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EC Abraham, S Hollenbach, P Thampi, T Viswanathan; Reversal Of Lens Protein Crosslinking And Aggregation By A Novel Crosslink Breaker . Invest. Ophthalmol. Vis. Sci. 2002;43(13):2387.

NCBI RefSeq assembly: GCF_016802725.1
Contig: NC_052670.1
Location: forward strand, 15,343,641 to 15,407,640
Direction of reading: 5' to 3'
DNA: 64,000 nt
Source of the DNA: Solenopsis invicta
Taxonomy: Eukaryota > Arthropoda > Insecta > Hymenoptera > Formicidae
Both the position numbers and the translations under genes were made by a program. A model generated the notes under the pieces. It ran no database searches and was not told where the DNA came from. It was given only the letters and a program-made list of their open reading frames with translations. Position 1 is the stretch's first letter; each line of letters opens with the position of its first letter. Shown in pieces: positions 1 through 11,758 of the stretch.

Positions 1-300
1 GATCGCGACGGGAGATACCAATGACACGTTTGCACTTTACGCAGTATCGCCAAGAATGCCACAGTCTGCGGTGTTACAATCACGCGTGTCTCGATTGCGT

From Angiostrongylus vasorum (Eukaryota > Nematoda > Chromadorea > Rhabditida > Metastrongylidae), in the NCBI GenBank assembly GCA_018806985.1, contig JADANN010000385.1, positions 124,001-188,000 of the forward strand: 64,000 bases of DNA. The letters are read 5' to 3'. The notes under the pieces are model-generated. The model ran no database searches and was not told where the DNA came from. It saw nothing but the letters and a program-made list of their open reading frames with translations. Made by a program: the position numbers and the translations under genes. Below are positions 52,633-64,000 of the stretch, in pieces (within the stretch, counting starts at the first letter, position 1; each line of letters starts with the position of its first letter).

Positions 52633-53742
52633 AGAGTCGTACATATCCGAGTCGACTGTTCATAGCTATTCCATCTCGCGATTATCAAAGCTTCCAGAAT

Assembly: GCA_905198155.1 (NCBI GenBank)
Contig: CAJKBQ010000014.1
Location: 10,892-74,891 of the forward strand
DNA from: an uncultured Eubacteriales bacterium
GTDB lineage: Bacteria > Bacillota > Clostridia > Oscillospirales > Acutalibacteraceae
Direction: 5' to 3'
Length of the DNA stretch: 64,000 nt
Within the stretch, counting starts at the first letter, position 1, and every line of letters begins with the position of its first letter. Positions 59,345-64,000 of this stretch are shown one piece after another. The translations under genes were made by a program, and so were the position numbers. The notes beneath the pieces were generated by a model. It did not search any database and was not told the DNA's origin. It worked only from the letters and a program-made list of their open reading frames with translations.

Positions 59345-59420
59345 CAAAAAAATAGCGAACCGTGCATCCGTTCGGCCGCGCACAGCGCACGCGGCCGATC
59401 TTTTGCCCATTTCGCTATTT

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Purpose: N-Phenacyl-4,5-dimethylthiazolium bromide (DMPTB), a known advanced glycation end product (AGE) crosslink breaker,has been shown to cleave tail tendon collagen crosslinks and reverse the diabetes induced stiffness of large artery. The purpose of this study is to investigate the effect of DMPTB on the formation of AGE crosslinks in vitro and on its ability to break or degrade the protein crosslinks and high molecular weight (HMW) aggrgates formed in vivo in senile/diabetic human lenses. Methods: DMPTB was synthesized and its structure confirmed by determining its NMR spectrum. To study the effect of DMPTB on the synthesis of AGE crosslinks, recombinant human alphaA-crystallin was glycated in vitro with glucose-6-phosphate in the presence and absence of DMPTB. To show whether DMPTB can break the crosslinks, pre-glycated alphaA-crystallin was treated with DMPTB. To show whether DMPTB can degrade crosslinks or HMW aggregates formed in vivo in human lenses, water-insoluble proteins from two diabetic human lenses were solubilized by sonication with 6 M guanidine hydrochloride and 1 mM DTT and then treated with DMPTB. Proteins were separated by SDS-PAGE followed by densitometry, by molecular sieve HPLC, and by reverse-phase HPLC. Results: In the absence of DMPTB, glycatyion with G6P showed the presence of several HMW bands on the SDS-PAGE gel; DMPTB significantly inhibited the formation of these HMW proteins. This was cofirmed by molecular sieve HPLC. Treatment of pre-glycated alphaA-crystallin with DMPTB showed evidence for breakdown of already formed crosslinks and HMW aggregates. Both molecular sieve HPLC and reverse-phase HPLC of human lens protein showed that DMPTB could degrade a major portion of the covalently linked (non-disulfide linked) HMW aggregastes to lower molecular weight proteins. Conclusions: The fact that a known AGE crosslink breaker could degrade a significant portion of the crosslinked HMW aggregates in human lenses suggest that they are formed predominantly by the AGE mechanism. Moreover, the data support the thinking that this or other AGE crosslink breakers may have therapautic application for the intervention of age and diabetes dependent crosslinking and agggregation of human lens protein.
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